Our guests (and us) absolutely love our rustic yet exhilarating outdoor shower! Combining harvested rainwater with a solar panel and a simple propane tank, our water is oftentimes TOO HOT (which is an odd complaint for an off-grid shower at 2,500 feet above sea level). Successfully building this shower was a joy but keeping it operational was a challenge, solely because some manufacturers promise the world while others understand off-grid realities. Our first “instant hot water heater” from Camplux was a complete failure, only exacerbated by poor customer service. The company’s online description said nothing of the need for high water pressure, which we only learned of after installing this expensive unit then troubleshooting for days why it wouldn’t even turn on… Our guests were incredibly patient (more so than us). Ultimately a pricey water pump was required, and then the entire unit failed weeks later, after only limited use. A full replacement was required, and we chose a Gasland Tankless Water Heater - at half the price of the Camplux and with full satisfaction!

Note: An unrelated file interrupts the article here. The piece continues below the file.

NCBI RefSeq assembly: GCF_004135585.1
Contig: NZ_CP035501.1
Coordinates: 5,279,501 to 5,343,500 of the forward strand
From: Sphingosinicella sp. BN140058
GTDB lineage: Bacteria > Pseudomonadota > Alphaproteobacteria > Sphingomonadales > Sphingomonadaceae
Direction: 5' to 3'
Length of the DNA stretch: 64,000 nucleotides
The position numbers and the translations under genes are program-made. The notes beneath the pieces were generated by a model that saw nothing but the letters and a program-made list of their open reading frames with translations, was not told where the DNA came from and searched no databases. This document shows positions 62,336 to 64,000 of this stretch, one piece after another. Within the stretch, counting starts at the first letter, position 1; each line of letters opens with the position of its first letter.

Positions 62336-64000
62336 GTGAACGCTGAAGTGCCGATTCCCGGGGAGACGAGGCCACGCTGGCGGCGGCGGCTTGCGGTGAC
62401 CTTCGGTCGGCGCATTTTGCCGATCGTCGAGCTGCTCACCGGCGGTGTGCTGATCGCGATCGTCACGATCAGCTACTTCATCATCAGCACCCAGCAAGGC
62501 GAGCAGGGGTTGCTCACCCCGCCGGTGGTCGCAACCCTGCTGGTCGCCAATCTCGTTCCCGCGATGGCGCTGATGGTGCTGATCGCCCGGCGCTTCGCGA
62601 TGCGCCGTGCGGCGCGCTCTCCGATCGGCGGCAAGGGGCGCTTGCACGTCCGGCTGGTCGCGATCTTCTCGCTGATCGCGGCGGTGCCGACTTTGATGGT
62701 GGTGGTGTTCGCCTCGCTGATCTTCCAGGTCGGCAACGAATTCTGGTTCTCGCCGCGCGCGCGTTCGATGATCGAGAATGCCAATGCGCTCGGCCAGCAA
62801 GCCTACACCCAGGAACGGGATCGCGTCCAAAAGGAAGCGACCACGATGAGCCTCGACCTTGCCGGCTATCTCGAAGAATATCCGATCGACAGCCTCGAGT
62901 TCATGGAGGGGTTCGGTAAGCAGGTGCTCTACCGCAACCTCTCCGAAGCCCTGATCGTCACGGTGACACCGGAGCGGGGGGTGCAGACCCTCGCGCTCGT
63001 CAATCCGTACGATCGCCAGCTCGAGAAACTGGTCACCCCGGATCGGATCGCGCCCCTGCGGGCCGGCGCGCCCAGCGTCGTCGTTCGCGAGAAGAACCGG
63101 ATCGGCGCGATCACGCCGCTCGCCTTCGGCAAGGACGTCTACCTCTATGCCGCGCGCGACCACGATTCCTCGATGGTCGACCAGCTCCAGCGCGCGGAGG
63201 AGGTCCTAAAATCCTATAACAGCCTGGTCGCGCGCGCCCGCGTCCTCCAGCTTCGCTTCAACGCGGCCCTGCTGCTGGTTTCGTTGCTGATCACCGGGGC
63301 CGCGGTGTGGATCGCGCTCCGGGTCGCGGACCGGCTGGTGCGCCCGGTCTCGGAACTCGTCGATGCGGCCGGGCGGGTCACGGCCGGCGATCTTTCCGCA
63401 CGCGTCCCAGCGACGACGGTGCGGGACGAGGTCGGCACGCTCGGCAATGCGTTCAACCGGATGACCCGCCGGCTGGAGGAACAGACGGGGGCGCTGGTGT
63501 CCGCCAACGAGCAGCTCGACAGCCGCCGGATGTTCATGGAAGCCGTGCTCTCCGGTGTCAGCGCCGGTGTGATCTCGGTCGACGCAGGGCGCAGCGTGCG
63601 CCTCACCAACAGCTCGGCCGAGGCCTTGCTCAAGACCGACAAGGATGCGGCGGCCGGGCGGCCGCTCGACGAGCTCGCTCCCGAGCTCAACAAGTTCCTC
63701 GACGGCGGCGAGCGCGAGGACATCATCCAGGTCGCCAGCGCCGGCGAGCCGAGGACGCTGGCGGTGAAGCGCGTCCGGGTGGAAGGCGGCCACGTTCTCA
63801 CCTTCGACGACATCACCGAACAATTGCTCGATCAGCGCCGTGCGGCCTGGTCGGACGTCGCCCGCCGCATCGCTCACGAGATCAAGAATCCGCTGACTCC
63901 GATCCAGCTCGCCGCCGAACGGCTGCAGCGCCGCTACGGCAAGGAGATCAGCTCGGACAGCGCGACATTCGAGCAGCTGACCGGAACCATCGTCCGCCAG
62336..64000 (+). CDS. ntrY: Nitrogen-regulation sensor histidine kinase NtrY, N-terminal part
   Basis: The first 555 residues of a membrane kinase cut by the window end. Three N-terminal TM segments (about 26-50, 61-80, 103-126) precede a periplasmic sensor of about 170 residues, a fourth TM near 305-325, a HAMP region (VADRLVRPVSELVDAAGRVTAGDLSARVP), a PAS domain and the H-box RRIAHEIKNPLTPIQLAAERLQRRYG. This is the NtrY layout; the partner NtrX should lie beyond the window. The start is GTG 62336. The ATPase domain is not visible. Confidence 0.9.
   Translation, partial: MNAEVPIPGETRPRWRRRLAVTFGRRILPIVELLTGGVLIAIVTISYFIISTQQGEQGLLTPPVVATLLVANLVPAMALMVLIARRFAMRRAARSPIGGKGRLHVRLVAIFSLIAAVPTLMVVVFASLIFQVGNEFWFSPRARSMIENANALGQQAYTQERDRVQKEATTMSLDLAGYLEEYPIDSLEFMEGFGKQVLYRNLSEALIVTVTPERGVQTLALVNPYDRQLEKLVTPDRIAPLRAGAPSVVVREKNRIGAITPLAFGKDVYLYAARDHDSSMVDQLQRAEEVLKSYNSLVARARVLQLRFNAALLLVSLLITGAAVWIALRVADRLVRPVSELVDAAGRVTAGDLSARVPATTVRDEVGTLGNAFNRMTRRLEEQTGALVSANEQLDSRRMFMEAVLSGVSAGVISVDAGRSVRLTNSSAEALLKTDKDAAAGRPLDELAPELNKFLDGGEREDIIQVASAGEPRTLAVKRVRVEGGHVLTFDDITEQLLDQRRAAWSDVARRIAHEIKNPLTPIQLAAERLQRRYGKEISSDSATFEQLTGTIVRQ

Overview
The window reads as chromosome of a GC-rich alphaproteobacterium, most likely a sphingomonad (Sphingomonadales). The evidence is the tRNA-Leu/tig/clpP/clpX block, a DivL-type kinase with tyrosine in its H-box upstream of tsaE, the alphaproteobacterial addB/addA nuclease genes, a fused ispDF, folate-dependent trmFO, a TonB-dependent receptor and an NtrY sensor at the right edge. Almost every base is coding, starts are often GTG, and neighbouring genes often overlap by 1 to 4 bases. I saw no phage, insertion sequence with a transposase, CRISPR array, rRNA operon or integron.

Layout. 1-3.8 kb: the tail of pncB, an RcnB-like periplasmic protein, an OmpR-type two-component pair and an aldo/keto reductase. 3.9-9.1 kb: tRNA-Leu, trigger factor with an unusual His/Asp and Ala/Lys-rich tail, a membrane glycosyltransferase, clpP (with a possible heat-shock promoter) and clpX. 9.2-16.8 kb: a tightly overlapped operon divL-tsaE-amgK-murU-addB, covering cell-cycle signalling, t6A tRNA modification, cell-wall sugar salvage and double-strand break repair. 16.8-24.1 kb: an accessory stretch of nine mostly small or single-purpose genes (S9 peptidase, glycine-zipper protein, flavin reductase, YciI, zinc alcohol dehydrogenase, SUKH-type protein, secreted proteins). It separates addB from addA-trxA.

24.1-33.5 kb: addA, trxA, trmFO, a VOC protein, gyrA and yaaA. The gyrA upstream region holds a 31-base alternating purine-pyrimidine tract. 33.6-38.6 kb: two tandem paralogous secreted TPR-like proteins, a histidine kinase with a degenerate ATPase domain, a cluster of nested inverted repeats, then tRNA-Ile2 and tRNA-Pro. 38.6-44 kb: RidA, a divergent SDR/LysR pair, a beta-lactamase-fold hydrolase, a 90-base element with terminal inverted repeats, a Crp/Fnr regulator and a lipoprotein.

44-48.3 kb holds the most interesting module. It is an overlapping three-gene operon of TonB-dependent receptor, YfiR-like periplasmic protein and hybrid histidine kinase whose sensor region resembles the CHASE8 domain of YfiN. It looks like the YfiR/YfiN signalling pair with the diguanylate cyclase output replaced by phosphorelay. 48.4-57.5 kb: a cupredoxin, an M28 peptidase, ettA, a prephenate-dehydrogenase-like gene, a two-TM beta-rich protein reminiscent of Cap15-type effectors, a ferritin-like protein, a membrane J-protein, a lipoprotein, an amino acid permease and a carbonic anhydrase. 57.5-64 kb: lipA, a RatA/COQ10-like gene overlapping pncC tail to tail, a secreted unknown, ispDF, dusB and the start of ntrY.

2) An Online Deal Is Often A Joke

Avoid Yaheetech Pop-up Canopies at all costs! We had a reunion booked for our Bluestone group site and, on a whim, ordered their seemingly inexpensive 16x20 canopy. When it arrived, its assembly was clumsy and, hilariously (in retrospect) this outdoor canopy was utterly useless in the wind or rain! It stood for hardly two days, collapsing on itself and breaking into pieces, then taken to the dump, where it belongs.

3) Buy the Right Boots!

I burned through three pairs of boots. In seven months. Seriously. Kodiaks. The soles ripped away, cold wet water misery… When returning them (for the third time) the manager noted that, “These are only lifestyle boots…” Whatever that means, we agreed that maybe I need a different boot model and am not allowed to return them again.

4) Batteries are so 20th Century…

Lacking electricity on our mountain (truly off-grid) we tested multiple lights to keep our guests safe at night. The obvious winner was TomCare solar lights! This company’s lanterns and path-lights held up well, through sun, rain, snow, blizzards, you name it! Tom Care’s unique warm-amber-glow resembles a real flame, which we really love! What failed are any battery-required lanterns. They were not only wasteful - requiring battery swap-outs or total replacement far too soon - but did not offer the environmental sustainability that we want to embrace at Dirt Road Camp.

5) Milwaukee Rules!